Thursday, April 11, 2013

Rockmelt Browser dead, after $40 Mil in VC, keeps fighting with


Working in the web browser space has been interesting lately. Opera dropping Presto browsing engine, Opera and Chrome announcing their departure from Webkit, and today Rockmelt (a VC backed browser player with $40 Million in VC) has announced that they are shuttering their desktop social browser.

I remember when Rockmelt first launched in 2008, at the time i was at Flock- the Social web browser (the original VC backed social web browser play). The Flock team crowded around a screen, anxiously  reading the news on techcrunch of our copycat competitor. 

At the time our take away was that they 1 for 1 copied Flock's social browser idea. It was uncanny, however Rockmelt was built on top of Chromium and not Firefox (Flock was mostly Firefox based, except in its last days when its last few versions were chromium based). Everyone at Flock knew that Rockmelt had the upper hand since Chromium was a more modern foundation at the time (compared to FF 3.5) .

Flock didnt last too long after that point, as it exited via acquisition by Zynga. Meanwhile Rockmelt powered on for the next 5 years assuming the mantle of the "Social Desktop web browser). To be honest, Rockmelt took some of the learnings discovered at Flock and applied them. They pushed the envelope further then Flock ever got a chance too. Nevertheless it was not enough to carve out a beachhead against the chrome powerhouse (which just recently broke through to over 50% marketshare of desktop web browsers).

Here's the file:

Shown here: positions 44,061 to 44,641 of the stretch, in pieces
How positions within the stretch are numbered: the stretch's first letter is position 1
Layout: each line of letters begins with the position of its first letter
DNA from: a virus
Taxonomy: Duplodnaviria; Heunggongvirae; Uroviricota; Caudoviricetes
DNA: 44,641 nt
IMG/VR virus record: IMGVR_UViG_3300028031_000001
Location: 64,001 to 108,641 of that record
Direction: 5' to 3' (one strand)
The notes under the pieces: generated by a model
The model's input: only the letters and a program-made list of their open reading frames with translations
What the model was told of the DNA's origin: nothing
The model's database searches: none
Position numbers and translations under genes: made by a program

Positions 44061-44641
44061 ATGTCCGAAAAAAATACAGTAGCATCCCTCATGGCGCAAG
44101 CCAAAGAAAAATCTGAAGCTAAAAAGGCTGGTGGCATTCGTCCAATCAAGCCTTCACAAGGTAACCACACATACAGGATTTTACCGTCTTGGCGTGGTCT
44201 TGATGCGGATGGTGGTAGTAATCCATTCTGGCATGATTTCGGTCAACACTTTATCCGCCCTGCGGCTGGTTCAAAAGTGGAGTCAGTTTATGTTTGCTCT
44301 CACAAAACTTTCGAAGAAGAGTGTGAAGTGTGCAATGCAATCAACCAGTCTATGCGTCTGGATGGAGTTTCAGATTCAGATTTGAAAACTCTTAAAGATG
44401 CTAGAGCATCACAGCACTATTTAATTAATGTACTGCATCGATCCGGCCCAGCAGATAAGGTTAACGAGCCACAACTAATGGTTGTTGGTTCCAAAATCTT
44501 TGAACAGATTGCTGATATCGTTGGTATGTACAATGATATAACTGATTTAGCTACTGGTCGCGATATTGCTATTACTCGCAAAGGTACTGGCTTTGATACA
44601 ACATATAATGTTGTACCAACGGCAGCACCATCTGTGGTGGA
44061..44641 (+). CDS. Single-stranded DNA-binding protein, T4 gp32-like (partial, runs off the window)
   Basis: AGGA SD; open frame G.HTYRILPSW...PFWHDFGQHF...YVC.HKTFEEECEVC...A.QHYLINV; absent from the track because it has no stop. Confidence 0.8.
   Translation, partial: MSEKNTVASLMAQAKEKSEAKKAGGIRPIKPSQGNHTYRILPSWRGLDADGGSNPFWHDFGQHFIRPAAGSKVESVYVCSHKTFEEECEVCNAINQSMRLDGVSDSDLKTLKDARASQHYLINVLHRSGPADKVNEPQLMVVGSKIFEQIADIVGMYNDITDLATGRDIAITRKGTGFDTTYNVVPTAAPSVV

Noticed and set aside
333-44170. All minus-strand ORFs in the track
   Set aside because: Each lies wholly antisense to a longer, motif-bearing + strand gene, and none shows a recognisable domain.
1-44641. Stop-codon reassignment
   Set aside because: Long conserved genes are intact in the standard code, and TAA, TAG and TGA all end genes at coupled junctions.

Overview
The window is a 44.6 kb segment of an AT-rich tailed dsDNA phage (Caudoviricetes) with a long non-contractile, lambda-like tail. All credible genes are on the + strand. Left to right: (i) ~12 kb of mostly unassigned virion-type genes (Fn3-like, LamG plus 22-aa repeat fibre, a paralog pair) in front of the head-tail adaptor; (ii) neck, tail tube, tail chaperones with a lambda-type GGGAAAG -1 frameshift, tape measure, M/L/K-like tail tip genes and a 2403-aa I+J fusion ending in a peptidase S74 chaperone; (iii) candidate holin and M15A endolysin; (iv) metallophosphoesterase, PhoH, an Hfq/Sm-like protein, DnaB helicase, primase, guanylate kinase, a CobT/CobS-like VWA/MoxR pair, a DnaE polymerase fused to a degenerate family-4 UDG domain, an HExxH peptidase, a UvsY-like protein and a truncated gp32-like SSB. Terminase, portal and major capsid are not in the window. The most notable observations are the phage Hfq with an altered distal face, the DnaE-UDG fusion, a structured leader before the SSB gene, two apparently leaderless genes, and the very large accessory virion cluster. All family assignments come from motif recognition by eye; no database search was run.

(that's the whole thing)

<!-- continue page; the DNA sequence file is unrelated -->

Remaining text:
I salute the Rockmelt team for fighting the good fight, and sticking to their guns until the 11th hour. Now their Desktop social web browser is joining Flock in the deadpool .

The silver lining is that Rockmelt is not completely dead. In reality they launched an iPhone and iPad browser 3-4 months ago. Their new iOS apps were 65% news reader and 35% web browser. But having said that if you wanted to you could go to a URL or search google through the Rockmelt iOS app pretty easily. There is a pretty good browser core hidden underneath a social reader layer. Apparently, these apps have gotten hundreds of thousands of users that are "highly" engaged. This pivot is getting new wind today, as Rockmelt announced that will bring a web version of the social reader experience so that it is more widely accessible.